What are Germ Cell Tumors?
Germ Cell tumors start in the reproductive cells (eggs or sperm). When cells that are meant to form sperm in the testicles or eggs in the ovaries travel to other parts of the body, they may grow into germ cell tumors. These tumors may begin to grow anywhere in the body but usually begin in organs such as the pineal gland in the brain, in the mediastinum, or in the abdomen.
Germ cell tumors can be benign (not cancer) or malignant (cancer). Benign germ cell tumors are called benign teratomas. These are more common than malignant germ cell tumors and often are very large.
Malignant germ cell tumors are divided into two types, nonseminoma and seminoma. Nonseminomas tend to grow and spread more quickly than seminomas. They usually are large and cause symptoms. If untreated, malignant germ cell tumors may spread to the lungs, lymph nodes, bones, liver, or other parts of the body.
Diagnosis & Staging
If a patient has symptoms that could be a germ cell tumor, the doctor will test for fever and high blood pressure and check general signs of health. The patient will likely have one or more of the following tests:
- Physical Exam - An exam of the body to check general signs of health, including checking for signs of disease, such as lumps or anything else that seems unusual. In men, the testicles may be checked for lumps, swelling, or pain.
- Chest X-Ray - An x-ray of the organs and bones inside the chest.
- Serum Tumor Marker Test - A procedure in which a sample of blood is examined to measure the amounts of certain substances released into the blood by organs, tissues, or tumor cells in the body. Certain substances are linked to detect germ cell tumor (Blood levels of the tumor markers help determine if the tumor is a Seminoma or Nonseminoma.):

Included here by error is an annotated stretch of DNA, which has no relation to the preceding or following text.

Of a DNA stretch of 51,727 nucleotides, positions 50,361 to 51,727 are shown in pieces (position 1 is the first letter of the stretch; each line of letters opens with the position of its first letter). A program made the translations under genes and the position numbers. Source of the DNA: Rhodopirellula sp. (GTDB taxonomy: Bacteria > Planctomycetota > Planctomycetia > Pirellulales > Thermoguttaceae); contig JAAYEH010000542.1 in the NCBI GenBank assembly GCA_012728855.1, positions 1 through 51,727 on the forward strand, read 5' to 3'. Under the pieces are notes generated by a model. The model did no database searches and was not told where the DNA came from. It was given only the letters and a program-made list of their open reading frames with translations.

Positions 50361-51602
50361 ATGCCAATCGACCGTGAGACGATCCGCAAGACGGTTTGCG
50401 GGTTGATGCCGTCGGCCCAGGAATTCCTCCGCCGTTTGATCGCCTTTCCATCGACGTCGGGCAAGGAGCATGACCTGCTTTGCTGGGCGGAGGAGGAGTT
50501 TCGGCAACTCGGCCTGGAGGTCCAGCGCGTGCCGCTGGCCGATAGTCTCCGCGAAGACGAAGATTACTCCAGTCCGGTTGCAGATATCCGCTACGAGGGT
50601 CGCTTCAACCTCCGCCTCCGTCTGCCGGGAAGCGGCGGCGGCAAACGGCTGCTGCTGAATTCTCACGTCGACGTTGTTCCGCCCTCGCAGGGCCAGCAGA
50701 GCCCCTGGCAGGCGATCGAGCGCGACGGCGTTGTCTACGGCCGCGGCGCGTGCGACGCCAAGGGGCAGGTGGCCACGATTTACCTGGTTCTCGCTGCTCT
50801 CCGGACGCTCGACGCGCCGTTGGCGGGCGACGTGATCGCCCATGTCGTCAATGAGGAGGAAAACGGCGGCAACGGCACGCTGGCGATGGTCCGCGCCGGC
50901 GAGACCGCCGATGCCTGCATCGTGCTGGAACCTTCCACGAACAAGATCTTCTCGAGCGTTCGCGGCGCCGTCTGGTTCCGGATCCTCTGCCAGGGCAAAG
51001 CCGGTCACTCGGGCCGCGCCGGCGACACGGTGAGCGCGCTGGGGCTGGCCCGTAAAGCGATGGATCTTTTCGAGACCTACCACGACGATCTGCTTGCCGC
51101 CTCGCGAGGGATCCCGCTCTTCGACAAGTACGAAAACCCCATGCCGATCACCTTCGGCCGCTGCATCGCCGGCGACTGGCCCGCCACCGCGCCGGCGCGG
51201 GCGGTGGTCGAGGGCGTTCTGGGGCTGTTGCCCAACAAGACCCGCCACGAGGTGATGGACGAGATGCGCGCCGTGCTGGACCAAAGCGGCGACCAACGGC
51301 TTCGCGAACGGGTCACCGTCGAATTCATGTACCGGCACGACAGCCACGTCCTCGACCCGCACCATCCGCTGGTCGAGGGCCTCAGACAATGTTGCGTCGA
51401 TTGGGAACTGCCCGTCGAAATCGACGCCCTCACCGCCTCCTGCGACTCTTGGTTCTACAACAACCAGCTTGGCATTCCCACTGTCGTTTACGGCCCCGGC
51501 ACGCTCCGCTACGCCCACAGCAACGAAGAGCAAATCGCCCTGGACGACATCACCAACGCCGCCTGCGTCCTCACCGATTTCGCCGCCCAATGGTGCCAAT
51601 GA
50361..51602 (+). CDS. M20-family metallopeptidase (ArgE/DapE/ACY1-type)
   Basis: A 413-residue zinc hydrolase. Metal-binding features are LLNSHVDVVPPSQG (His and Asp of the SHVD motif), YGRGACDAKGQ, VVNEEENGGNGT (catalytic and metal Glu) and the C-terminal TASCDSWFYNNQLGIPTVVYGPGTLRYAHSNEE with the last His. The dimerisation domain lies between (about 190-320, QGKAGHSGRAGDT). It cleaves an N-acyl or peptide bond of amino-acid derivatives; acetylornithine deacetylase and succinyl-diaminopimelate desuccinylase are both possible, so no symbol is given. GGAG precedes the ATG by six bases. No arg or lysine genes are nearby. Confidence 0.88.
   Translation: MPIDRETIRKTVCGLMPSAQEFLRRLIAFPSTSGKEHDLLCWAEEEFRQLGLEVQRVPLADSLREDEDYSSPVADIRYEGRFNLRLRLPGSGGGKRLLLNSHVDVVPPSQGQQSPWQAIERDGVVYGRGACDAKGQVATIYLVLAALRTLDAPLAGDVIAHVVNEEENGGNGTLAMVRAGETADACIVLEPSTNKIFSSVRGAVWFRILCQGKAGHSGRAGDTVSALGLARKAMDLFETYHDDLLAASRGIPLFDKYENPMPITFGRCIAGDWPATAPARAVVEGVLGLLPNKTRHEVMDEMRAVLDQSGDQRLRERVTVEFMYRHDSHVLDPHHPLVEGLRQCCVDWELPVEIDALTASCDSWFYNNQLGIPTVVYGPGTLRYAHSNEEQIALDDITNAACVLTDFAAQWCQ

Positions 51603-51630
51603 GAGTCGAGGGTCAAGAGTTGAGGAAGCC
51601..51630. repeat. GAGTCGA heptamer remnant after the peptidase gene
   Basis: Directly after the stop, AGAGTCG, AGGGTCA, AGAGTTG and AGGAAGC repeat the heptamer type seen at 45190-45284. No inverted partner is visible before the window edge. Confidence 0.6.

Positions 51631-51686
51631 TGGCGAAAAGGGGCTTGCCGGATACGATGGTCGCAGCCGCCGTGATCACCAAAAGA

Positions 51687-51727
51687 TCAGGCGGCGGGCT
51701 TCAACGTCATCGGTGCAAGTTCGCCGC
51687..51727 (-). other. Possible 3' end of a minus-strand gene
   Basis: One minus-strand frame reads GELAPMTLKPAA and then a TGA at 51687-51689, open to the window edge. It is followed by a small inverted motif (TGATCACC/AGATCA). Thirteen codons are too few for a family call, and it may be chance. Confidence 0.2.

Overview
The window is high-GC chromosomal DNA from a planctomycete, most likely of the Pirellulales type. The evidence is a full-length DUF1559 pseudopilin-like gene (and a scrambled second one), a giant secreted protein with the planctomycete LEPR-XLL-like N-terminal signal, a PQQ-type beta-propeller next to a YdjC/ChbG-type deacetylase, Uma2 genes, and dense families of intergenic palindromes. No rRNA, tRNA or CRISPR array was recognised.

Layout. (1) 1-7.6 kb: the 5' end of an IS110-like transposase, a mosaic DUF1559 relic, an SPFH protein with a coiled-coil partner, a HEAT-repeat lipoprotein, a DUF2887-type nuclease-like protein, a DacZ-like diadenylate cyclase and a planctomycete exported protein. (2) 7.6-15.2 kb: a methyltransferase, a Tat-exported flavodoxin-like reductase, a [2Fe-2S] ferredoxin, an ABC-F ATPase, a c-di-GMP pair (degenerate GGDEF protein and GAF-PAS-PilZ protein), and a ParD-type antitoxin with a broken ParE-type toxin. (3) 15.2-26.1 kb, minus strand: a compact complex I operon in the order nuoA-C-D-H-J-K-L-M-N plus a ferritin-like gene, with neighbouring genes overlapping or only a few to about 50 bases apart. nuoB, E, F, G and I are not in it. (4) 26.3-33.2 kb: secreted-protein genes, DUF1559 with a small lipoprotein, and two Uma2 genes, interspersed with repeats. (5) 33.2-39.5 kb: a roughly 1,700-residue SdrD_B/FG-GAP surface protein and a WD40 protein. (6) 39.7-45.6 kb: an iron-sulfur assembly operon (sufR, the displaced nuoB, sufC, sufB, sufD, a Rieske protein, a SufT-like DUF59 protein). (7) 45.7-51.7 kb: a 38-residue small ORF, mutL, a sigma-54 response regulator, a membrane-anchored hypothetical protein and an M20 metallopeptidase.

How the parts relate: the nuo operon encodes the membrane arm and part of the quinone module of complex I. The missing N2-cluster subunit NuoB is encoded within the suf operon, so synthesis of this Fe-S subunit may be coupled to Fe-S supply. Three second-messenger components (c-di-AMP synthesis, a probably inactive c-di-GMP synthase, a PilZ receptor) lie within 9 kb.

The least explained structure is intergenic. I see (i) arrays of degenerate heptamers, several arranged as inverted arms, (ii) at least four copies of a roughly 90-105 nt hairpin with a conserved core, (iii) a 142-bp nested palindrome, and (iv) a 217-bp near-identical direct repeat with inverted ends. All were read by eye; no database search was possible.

- Alpha-fetoprotein (AFP)
- Beta-human chorionic gonadotropin (β-hCG)
- Lactate dehydrogenase (LDH)
- CT Scan (CAT scan) - A procedure that makes a series of detailed pictures of areas inside the body, taken from different angles. The pictures are made by a computer linked to an x-ray machine. A dye may be injected into a vein or swallowed to help the organs or tissues show up more clearly.
- Ultrasound Exam - A procedure in which high-energy sound waves (ultrasound) are bounced off internal tissues or organs to form a picture of body tissues called a sonogram.
- Biopsy - The removal of cells or tissues so they can be viewed under a microscope by a pathologist to check for signs of cancer. The type of biopsy used depends on where the germ cell tumor is found.
- Excisional Biopsy: The removal of an entire lump of tissue.
- Incisional Biopsy: The removal of part of a lump or sample of tissue.
- Core Biopsy: The removal of tissue using a wide needle.
- Fine-Needle Aspiration (FNA) Biopsy: The removal of tissue or fluid using a thin needle.
Treatment & Side Effects
Most germ cell tumors are treated with a combination of radiation, chemotherapy, and or surgery. Different types of treatment are available for patients with a germ cell tumor. Some treatments are standard (the currently used treatment), and some are being tested in clinical trials. (A treatment clinical trial is a research study meant to help improve current treatments or obtain information on new treatments for patients with cancer)
Your treatment options depend on the prognosis, your overall health and your preferences about treatment. In metastatic disease, the location and extent of the cancer is also an important consideration.
In all cases, treatment should be individualized for you. Although cancers are classified into particular stages, each person is unique.
You do not have to rush to make a decision, so consider the options carefully. Ask questions if you do not understand any aspect of treatment or the terms your doctors are using. Research shows that cancer survivors of all educational levels and backgrounds can have a hard time communicating with their health care team. One of the best ways to improve communication with your health care team is to prepare your visits so that you can best make use of the time.
A treatment plan is a way to deal with both the short and long term goals of managing your cancer. There are several treatment options for germ cell tumors. Patients have time for second opinions and to talk through all of their options with their doctors and develop a treatment plan that best fits their needs.